Section four removes the individual mandate penalty. Section five removes the employer mandate penalty. Section six repeals the tax on health plan benefits and premiums in employer-sponsored plans. Section seven repeals a tax on over-the-counter medication. Section eight reduces the tax on HSAs.

Section nine makes it possible to put unlimited money into an FSA. Section ten repeals another tax (on medical devices). Section eleven allows employers who are claiming a tax deduction to not have to reduce it by the amount of any federal subsidy they received for medicare — essentially a tax break for them.

The twelfth section decreases the percent of income you have to spend on medical expenses before deducting it from your taxes from 10% to 5.8%. The thirteenth repeals two more taxes (on income).

The last big change here is to tax credits. Under the ACA, you get a tax credit if you’re below the FPL to allow you to buy insurance. Under this bill, that’s replaced with an age-dependent credit instead of an income-dependent one. It ranges from $2,000 to $4,000, while the old credit depended on the price of a silver level plan. The Kaiser Foundation has put together an interactive map of how this would affect someone with a given age on a state-by-state basis. You’ll notice at the highest income level, everyone under 60 pays less; the poorer and older you are, the more you end up paying under the AHCA.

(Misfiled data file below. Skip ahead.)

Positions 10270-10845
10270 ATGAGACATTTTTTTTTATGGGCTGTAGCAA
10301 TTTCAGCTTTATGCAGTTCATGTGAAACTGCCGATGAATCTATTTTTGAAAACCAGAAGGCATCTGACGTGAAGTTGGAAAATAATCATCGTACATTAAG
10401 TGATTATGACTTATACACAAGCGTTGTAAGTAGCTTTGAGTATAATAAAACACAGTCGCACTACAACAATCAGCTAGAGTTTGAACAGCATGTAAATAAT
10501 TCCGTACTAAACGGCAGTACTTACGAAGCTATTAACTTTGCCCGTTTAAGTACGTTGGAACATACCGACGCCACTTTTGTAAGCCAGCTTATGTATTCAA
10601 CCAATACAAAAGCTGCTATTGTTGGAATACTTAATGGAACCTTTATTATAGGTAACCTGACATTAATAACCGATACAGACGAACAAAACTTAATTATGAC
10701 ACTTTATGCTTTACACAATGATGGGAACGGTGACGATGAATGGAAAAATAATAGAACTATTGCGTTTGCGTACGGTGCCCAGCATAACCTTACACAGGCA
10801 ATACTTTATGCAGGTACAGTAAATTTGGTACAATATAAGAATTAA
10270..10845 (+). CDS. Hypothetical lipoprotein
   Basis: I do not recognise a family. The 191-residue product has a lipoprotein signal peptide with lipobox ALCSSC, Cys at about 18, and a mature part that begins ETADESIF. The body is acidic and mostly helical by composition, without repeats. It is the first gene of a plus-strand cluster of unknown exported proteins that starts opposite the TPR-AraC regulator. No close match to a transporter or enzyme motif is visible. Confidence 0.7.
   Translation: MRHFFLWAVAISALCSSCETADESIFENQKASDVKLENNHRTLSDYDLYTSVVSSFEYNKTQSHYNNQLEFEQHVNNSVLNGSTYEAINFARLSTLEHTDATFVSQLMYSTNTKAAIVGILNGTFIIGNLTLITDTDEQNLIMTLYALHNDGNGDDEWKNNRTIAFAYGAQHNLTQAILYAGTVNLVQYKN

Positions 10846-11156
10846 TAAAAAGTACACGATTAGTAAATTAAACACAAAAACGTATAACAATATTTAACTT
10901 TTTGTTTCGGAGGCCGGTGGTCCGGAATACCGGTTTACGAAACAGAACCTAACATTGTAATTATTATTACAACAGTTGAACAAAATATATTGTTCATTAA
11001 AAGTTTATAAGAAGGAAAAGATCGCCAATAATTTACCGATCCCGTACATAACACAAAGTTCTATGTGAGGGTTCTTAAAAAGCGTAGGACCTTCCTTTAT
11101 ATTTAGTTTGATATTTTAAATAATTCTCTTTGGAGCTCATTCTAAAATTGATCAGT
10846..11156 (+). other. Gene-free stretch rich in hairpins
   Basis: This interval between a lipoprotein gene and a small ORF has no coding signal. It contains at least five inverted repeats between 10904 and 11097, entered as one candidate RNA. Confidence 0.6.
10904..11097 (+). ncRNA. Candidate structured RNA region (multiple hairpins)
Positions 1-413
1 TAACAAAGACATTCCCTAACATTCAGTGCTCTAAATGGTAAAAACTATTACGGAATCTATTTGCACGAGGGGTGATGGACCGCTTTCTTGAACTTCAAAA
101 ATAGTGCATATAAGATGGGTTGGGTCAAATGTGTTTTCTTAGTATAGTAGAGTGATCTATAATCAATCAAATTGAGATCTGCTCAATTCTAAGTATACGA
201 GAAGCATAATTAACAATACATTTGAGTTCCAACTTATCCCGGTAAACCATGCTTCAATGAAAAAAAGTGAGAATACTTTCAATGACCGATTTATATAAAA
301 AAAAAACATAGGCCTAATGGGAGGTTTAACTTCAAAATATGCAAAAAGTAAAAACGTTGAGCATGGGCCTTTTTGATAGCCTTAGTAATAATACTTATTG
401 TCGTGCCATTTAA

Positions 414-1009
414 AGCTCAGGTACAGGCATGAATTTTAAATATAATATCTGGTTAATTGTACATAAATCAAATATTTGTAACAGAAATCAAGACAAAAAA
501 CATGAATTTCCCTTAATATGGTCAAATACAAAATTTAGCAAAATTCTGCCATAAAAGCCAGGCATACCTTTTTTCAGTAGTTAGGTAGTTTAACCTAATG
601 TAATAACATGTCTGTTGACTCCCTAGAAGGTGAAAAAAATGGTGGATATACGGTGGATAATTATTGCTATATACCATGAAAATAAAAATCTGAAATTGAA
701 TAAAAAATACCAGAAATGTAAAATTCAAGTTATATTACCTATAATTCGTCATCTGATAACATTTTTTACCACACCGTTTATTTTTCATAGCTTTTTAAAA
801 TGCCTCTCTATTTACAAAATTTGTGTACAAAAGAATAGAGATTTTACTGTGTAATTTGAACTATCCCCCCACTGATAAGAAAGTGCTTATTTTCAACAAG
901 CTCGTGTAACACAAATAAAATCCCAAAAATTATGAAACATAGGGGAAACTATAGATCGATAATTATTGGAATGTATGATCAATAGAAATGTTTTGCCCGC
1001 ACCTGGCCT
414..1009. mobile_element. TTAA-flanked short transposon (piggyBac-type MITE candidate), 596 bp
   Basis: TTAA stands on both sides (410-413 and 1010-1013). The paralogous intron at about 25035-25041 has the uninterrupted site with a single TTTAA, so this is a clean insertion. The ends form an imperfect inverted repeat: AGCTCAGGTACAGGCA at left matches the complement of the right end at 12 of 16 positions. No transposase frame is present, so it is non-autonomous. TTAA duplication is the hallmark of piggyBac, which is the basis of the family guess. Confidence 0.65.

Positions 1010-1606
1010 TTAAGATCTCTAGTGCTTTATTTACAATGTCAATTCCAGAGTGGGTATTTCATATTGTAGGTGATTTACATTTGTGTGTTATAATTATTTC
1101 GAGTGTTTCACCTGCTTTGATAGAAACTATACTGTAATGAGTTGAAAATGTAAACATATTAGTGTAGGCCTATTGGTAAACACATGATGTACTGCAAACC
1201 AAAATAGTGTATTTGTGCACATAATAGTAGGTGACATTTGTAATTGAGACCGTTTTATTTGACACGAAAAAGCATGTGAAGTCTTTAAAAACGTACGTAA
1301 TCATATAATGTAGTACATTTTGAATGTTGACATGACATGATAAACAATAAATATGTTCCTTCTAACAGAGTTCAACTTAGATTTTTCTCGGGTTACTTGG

The limit on contributions to an HSA is raised to your deductible plus your out of pocket limit, which is nice. For a joint HSA, both spouses are allowed to make “catch-up contributions” ,which is also nice. You’re also allowed to start a HSA up to 60 days after enrolling in a high-deductible plan. That’s the end of Subtitle A.

Subtitles B, C, and E each repeal taxes: prescription medication, health insurance, tanning, and investment income. Subtitle D repeals a limitation on tax deductions for insurance companies for payment over $500,000 to an employee, officer, or director. Not sure what that loophole is, but it sounds like a closed loophole being re-opened.

And that’s the bill. It’s a “repeal and replace” that’s big on the repeal and distressingly light on the replace.